SPAIN’S president Mariano Rajoy has summoned the southern EU member States to Madrid for a strategy meeting on April 10 in light of the news which broke in the early hours about how UK prime minister Theresa May has officially invoked Article 50, starting the countdown to the country’s exit from the Union.
As France straddles Europe’s north-south divide, its socialist president François Hollande has been invited, along with Greek prime minister Alexis Tsipras, his Maltese and Portuguese counterparts Joseph Muscat and Antonio Costa respectively, Cyprus’ president Nicos Anastasiades, and Italian premier Paolo Gentiloni.
All these leaders will meet in Madrid at Rajoy’s invitation for the third southern-european member State summit since the summer, the previous two having been held on September 9 in Athens and on January 28 in Lisbon.
The ‘southerners’ will share their views on the steps the EU needs to take to move forward effectively in its new format, that of 27 member States with one of its wealthiest associates no longer in the picture, and will closely follow the progress of the two-year Brexit procedure which officially started today (Wednesday).
This will prepare leaders from the south for the Council of Europe meeting in Brussels on April 29, when leaders will discuss how to tackle negotiations with the UK.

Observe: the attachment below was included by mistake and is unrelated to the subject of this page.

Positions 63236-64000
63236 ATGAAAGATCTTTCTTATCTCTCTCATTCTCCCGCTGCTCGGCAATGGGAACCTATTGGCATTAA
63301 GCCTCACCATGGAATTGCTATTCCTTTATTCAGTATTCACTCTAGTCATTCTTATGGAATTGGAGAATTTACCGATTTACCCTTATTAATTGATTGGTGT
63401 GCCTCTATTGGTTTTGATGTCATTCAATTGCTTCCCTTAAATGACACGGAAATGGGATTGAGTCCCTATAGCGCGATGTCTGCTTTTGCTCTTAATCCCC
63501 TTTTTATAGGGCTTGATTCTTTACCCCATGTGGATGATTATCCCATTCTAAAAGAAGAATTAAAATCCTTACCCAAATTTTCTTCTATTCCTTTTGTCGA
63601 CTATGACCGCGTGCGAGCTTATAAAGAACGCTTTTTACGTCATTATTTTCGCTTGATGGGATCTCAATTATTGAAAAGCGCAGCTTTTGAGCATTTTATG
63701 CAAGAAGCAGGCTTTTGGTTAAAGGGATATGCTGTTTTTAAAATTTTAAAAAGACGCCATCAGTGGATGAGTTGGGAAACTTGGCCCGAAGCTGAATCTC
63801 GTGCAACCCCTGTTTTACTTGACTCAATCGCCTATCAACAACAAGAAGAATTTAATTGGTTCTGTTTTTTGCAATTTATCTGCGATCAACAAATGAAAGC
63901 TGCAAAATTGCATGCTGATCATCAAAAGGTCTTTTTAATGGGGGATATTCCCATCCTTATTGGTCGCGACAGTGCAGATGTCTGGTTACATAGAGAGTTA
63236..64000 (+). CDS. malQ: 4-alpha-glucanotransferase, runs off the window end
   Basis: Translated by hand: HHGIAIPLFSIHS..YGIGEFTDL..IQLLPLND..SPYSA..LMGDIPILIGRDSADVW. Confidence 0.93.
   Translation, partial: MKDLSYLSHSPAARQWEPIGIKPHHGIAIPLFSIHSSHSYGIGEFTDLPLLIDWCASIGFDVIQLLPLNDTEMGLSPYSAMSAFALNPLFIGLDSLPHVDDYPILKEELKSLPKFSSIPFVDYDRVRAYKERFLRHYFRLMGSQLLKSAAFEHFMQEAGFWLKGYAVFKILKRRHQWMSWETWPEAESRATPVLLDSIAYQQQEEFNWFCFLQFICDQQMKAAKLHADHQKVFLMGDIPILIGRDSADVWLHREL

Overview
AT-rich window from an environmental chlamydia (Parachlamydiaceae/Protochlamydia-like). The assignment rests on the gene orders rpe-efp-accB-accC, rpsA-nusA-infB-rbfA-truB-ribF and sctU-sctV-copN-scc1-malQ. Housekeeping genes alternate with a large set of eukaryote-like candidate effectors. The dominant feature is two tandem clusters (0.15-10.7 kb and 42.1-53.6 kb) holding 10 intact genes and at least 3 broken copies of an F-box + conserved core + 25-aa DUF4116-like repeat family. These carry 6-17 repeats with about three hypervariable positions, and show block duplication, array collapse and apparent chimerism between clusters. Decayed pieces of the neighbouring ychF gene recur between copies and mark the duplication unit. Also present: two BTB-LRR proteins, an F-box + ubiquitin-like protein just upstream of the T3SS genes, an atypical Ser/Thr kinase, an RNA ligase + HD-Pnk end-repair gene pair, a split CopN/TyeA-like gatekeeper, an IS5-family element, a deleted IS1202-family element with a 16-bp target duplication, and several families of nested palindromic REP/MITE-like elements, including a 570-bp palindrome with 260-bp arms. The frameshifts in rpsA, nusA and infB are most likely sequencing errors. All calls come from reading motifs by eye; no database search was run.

Britain’s future relationship with the European Union is not part of the talks of which Article 50 is designed to mark the start – the two-year period is purely for agreeing the ‘divorce’ settlement, including paying off debts.
Sources hint that the UK may have to hand over up to €60 billion to the EU to sever ties, covering unpaid loans and future pensions of its MEPs.
Britain will be free to leave at any point within the two years if negotiations are completed within that time, meaning Brexit may well happen some time before March 29, 2019.
But if settlements and other arrangements are not signed and sealed by then, the EU-27 would have to agree unanimously to allow the UK more time.
If they do not, or once the extra time has passed, the UK will be deemed as having left the Union with or without a satisfactory arrangement between all parties.
Reports seem to suggest that the UK’s Conservative government is seeking a ‘hard Brexit’, with no free movement of people, goods, capital or services, and an exit from the Customs Union.
And François Hollande has warned that Brexit will be ‘a painful process’ for Britain.